The novel, Tram 83 by Fiston Mwanza Mujila, translated by Roland Glasser is based around the Congo with beautiful use of imagery of jazz music through language to illustrate the hardships and day-to-day lives of those trying to survive.
Mujila does a brilliant job at creating a story that engages the reader while writing characters that are not ones you would typically root for. His use of run-on sentences support his jazz symbolisms throughout the novel. Language is an important detail while reading his text. For example, Mujila writes, “mournful” eighty times in a row on page 181. In doing so, he pushes the theme of jazz music while using it to symbolize the struggle of the people living in the Congo. For they live their lives in a continuous motion. The repetition on the word can allude to the tiring work the people go through, daily. Like jazz, their lives are a continuous cycle of rhythm.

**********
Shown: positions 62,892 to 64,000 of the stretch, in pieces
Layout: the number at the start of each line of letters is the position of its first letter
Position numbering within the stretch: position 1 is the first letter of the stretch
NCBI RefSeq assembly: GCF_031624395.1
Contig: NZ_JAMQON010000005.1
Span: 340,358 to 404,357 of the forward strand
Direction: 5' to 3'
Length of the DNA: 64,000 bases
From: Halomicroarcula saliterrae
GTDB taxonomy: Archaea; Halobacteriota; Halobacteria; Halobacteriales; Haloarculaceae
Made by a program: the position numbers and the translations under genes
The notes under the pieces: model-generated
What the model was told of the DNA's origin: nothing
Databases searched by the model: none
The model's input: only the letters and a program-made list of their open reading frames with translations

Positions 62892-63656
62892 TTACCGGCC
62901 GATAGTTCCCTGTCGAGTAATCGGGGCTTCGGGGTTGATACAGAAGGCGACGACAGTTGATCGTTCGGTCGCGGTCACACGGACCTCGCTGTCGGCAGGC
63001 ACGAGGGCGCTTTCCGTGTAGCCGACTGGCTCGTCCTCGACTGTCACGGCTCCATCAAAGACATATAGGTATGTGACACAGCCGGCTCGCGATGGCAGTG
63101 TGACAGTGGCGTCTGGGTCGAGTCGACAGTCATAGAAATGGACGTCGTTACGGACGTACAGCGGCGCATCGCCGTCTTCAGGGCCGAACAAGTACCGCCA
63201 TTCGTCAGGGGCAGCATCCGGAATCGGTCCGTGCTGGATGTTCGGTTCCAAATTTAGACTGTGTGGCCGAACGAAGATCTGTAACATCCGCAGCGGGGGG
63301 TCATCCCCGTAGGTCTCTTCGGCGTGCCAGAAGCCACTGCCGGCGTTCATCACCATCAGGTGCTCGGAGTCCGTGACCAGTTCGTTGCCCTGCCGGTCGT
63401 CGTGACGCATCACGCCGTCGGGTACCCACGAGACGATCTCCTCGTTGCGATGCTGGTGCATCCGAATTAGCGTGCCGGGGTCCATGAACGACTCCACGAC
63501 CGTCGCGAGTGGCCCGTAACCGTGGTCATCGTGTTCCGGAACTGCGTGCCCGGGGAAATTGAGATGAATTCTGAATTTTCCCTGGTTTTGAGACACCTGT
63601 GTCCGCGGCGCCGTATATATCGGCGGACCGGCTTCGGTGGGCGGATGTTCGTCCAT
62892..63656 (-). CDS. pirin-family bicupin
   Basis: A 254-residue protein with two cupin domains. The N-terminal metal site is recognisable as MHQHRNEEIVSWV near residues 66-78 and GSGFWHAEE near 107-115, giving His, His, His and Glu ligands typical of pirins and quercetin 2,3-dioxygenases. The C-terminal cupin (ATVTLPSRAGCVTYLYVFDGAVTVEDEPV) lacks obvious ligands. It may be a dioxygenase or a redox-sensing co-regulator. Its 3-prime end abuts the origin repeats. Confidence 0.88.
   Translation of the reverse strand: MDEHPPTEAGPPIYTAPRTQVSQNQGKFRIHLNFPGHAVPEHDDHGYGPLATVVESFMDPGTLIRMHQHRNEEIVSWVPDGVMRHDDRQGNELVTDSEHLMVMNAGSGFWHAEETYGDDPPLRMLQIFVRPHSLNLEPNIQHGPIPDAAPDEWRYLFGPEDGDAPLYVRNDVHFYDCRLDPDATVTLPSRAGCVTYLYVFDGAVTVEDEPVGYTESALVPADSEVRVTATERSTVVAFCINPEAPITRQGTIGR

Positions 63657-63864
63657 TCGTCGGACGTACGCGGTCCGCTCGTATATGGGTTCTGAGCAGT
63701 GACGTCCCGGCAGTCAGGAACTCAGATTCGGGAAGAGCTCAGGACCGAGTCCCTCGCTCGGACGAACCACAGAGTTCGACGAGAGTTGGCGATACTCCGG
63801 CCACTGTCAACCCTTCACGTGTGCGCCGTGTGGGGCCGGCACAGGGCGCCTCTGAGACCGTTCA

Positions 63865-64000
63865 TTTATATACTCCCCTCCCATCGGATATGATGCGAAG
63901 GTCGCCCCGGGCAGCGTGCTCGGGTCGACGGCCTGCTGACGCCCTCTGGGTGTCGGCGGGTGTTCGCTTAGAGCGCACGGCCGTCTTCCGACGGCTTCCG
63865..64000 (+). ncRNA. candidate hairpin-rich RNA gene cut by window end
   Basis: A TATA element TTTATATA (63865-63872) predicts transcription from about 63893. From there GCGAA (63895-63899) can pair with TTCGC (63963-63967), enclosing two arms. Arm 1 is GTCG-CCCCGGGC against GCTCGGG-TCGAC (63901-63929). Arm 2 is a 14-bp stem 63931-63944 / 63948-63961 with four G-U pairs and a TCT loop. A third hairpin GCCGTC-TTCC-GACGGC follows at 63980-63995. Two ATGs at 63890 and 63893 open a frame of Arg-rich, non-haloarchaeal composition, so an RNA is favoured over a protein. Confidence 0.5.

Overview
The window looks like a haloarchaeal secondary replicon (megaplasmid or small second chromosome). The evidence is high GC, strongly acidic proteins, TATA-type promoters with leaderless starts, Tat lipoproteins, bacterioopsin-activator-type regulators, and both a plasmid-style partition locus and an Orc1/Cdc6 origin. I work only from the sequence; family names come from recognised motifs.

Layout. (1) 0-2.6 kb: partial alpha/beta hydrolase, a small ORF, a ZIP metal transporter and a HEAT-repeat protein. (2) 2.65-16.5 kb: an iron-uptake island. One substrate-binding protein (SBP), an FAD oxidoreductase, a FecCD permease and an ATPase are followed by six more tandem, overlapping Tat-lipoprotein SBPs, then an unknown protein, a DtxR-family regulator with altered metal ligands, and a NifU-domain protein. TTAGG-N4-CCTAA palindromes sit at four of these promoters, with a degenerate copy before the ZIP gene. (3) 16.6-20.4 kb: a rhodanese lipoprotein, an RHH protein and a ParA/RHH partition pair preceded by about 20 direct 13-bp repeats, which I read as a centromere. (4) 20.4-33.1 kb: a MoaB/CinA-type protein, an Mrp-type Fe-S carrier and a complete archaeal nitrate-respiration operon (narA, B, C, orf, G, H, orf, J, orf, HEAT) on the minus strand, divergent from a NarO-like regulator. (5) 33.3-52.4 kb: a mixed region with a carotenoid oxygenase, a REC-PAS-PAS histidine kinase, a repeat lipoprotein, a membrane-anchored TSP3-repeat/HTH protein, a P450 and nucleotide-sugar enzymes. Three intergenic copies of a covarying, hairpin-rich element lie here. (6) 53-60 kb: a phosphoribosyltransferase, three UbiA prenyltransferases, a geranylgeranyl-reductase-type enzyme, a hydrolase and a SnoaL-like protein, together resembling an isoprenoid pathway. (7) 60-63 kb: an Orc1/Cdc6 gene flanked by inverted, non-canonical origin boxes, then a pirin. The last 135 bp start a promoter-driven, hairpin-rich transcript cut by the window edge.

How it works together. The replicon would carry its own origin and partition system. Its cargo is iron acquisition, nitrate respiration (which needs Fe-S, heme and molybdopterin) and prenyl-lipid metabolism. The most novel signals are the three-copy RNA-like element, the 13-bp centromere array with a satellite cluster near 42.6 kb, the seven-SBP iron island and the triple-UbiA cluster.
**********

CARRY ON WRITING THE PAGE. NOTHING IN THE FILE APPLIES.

Not only does Mujila repeat a single word, but he also repeats the phrase, “Do you have the time” throughout the entire novel. We see this multiple times, and it is implying sex. The purpose of this phrase is another key use of language detail by Mujila. He repeats it to create a sense of reoccurrence and point out the bleakness and forwardness of the people. They are trying to make something out of themselves — like Lucien who wants to write a story — while also trying to survive in the City-State, which is unsafe and not well-maintained by the government.
While reading the novel aloud, you notice that you have to catch your breath many times due to run-on sentences. In doing this, Mujila sneakily references to the endeavors of those in the Congo. You can almost feel their battle for survival. It’s like they’re trying to pause and catch their breath, but they can’t because they have to move alongside this chaotic society.